In the center of most city-states was a fortress on a hill. This hill was called the acropolis (uh-KRAH-puh-luhs), which is Greek for “top city.” In addition to the fortress, many city-states built temples and other public buildings on the acropolis. Around the acropolis was the rest of the city, including houses and markets. High walls usually surrounded the city for protection. In wartime, farmers who lived outside the walls could seek safety inside. Living in city-states provided many advantages for the Greeks. The city was a place where people could meet and trade. In addition, the city-state gave people a new sense of identity. People thought of themselves as residents of a particular city-state, not as Greeks.
ATHENS SPARTA City state located in south City-state located in eastern part of Greece southern part of Greece Focused on developing the Focused on developing the mind- Knowledge body- military city-state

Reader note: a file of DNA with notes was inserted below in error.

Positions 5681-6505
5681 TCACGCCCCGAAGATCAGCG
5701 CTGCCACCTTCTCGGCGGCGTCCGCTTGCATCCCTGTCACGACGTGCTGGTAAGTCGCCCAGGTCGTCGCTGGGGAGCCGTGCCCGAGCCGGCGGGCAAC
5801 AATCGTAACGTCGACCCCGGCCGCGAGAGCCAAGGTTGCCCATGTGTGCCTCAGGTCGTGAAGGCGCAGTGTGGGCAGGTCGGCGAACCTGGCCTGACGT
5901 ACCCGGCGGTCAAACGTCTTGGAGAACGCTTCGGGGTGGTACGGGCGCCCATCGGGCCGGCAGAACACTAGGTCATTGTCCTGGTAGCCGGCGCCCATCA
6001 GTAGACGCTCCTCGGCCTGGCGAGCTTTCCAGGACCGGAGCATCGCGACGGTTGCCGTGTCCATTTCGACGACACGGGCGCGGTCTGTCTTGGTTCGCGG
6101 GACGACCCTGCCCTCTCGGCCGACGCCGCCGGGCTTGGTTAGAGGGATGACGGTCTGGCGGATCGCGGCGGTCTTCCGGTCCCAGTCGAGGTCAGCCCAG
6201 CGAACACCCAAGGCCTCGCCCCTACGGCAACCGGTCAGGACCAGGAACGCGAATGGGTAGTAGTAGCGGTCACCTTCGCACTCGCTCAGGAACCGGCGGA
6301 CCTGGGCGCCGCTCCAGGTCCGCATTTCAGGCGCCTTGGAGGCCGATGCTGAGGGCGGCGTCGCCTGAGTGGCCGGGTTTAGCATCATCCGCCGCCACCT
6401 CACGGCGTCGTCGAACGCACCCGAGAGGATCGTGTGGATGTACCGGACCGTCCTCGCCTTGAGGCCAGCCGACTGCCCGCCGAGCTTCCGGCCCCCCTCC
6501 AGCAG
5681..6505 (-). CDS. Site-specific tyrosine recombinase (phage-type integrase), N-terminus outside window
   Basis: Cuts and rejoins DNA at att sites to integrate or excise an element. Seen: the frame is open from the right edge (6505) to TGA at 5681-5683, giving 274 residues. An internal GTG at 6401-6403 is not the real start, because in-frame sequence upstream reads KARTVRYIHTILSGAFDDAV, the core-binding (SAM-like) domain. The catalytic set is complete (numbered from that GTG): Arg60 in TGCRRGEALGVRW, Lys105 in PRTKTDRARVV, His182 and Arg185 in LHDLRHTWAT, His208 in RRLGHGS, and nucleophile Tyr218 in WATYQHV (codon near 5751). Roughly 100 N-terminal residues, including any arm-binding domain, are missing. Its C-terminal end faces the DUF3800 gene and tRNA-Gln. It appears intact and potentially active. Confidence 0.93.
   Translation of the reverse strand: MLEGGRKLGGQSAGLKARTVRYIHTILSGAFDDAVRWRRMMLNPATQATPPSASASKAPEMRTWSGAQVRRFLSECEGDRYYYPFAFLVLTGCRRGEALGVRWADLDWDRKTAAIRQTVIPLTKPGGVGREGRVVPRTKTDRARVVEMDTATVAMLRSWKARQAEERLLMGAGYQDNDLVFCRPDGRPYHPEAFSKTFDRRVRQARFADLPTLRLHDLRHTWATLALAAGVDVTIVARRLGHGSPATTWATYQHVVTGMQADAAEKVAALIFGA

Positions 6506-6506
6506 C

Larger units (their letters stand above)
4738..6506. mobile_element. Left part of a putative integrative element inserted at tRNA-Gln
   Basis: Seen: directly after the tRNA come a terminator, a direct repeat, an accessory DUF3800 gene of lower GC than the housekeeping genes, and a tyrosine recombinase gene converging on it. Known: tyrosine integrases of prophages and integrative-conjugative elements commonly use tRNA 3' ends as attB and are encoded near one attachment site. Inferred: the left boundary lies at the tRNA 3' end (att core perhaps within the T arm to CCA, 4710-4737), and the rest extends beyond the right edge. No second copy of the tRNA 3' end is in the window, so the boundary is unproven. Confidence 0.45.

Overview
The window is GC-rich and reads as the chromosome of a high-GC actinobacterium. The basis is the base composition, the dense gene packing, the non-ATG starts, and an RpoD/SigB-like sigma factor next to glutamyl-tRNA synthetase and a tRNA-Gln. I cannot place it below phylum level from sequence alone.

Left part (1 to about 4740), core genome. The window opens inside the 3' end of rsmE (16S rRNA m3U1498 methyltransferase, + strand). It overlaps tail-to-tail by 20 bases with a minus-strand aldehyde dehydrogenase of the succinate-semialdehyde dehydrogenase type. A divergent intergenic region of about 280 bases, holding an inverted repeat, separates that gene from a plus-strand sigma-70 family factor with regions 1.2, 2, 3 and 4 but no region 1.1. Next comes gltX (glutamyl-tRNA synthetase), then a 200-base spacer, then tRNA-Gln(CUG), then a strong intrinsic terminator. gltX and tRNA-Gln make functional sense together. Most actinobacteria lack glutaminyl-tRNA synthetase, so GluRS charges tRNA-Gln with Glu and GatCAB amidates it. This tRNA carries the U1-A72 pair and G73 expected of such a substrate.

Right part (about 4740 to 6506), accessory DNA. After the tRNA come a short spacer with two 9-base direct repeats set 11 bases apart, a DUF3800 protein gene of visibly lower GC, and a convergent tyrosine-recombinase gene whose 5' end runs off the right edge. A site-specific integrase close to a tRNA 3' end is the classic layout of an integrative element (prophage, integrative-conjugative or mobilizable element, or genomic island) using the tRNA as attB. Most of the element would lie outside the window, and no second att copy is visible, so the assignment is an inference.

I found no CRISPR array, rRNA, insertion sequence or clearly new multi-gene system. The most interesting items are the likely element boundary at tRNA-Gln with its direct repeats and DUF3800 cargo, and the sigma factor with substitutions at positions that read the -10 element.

Doric Ionic Corinthian Type of Greek column Type of Greek column Type of Greek column
Aristocracy Oligarchy Monarchy Democracy Direct Democracy
Early Greek societies were heavily influenced by the topography and available resources of the region, leading to the development of city-states and colonies rather than an expansive empire based on a particular river valley.
The Golden Age of Greece brought important advances in government, art, architecture, and philosophy. These advances are foundational components of Western civilization to this day.
Greek values were eventually spread throughout the Mediterranean and Asia Minor by Alexander the Great.
The Greek religion was polytheistic and portrayed gods and goddesses with human- like emotional states such as anger, jealousy, and joy. The Greeks believed that their deities took an active and constant role in their lives. Major Olympian gods/goddesses included Zeus, Hades, Poseidon, and Athena, among others.
Greekcity-states developed radically independent political and cultural systems, the most obvious example being Athens and Sparta
The war between Sparta and Athens weakened the city-states and opened them up to conquest by Alexander the Great and later by the Romans.
Ancient Greek influences in today’s world include democracy, art, architecture, literature, philosophy, mythology and the Olympics.